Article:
Clinical depression is often misunderstood. It’s not just a case of episodic sadness. It persists and slowly takes over the life of the affected. Depending on the severity of the case, depression stems from biological, social and psychological causes. It can’t be treated easily by taking medication or shoving bleak sentiments into one corner.
People with healthy minds often view depression as exaggerated sadness. Counselling organisations, such as Bethesda Counselling & Family Therapy, say that this thinking cause people to give insensitive remarks that will only make things worse.
Below is a list of statements you shouldn’t say to someone suffering from depression:
Believe it or not, depressed people are desperate to find their way out of the labyrinth. But, lines like ‘Look at the bright side’ or ‘Cheer up!’ will not reinforce any positive perspective. It may even offend the person. While these lines are intended to encourage the affected, they may be actually perceived as something that trivialises the situation. If you can’t offer any sound advice, don’t leave the person’s side. Your presence may be enough to soothe them.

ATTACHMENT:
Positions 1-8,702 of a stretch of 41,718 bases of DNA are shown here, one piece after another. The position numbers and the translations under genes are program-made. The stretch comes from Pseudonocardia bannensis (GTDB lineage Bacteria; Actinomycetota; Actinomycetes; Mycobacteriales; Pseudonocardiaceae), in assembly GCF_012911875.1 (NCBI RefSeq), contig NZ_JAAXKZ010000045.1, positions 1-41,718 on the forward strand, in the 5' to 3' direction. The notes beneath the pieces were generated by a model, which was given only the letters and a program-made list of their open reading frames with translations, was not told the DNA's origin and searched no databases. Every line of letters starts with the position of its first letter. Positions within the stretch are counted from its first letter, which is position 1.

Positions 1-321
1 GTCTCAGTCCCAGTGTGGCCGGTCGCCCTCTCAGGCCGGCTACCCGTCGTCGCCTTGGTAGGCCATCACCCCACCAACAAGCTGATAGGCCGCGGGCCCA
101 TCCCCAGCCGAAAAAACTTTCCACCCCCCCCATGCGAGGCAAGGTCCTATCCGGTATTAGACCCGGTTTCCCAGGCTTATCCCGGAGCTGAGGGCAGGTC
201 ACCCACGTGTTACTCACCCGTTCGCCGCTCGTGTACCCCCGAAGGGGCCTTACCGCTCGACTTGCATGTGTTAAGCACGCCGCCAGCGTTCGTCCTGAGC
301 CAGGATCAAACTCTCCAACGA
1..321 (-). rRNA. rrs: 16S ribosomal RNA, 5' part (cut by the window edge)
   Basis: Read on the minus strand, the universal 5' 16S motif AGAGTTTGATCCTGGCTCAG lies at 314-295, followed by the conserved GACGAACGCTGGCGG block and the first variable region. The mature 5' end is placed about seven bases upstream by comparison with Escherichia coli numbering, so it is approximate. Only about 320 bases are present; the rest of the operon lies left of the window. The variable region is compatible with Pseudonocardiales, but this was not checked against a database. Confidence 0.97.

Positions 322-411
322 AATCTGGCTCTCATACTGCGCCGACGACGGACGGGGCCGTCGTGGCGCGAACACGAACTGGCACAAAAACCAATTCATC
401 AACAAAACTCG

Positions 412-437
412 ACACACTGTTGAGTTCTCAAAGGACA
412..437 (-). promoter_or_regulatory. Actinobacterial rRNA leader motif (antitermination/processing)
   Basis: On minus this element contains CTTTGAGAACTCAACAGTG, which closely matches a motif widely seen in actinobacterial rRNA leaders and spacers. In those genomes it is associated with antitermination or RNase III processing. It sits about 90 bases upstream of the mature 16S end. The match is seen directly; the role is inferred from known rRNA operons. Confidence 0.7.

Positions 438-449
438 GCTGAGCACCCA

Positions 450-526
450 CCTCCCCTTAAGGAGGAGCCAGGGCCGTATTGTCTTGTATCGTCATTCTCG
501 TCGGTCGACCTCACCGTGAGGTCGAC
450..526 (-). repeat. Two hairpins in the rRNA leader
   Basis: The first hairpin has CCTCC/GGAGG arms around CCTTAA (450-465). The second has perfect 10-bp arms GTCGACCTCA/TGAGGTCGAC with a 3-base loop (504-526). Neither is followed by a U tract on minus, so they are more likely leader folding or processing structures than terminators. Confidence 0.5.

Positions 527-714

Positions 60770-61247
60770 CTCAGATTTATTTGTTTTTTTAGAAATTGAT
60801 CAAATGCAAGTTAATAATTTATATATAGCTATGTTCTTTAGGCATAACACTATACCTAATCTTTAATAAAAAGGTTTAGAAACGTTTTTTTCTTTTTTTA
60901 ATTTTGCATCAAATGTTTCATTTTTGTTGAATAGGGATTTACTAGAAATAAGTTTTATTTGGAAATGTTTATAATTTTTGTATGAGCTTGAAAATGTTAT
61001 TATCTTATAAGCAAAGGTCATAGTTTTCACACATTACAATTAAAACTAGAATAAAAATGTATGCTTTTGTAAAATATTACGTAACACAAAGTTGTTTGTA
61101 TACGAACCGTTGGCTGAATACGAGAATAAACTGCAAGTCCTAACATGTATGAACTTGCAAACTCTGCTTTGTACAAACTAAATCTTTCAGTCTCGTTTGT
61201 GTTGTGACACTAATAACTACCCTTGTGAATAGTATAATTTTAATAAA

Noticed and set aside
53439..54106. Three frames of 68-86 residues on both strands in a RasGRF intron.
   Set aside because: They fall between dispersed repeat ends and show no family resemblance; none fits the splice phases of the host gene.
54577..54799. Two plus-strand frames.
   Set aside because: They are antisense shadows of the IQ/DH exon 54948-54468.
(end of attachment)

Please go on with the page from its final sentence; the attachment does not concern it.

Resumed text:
‘We Know How You Feel’
No, you don’t. And if you do, you only know it in theory. A person struggles differently from the other, and telling this to someone who has depression will only undermine the reality of his suffering. Admit that you don’t understand what the person is going through, but give him every assurance that he can count on you.
‘Someone’s Got it Worse’
This is the same as ‘We know how you feel’ and ‘You have so many things to be grateful for.’ Remind yourself that depression is not just about the feelings; it’s a disorder that you can’t simply compare with episodic sadness. Saying this to someone struggling with melancholia can be demoralising. You’re somewhat writing off their pain as something that is part of their entire existence.
‘We Don’t Know You Anymore’
This is perhaps the most painful thing a depressed person may hear. A depressed person occasionally thinks he’s going mad and believes he has turned into someone else. Hearing this statement will only validate a depressed person’s belief that there is no way out.
To avoid giving these remarks, understand that depression is not about a person’s lack of coping skills. It’s not a flaw or weakness in his personality. It’s a disorder that doesn’t only need treatment, but also compassion and understanding.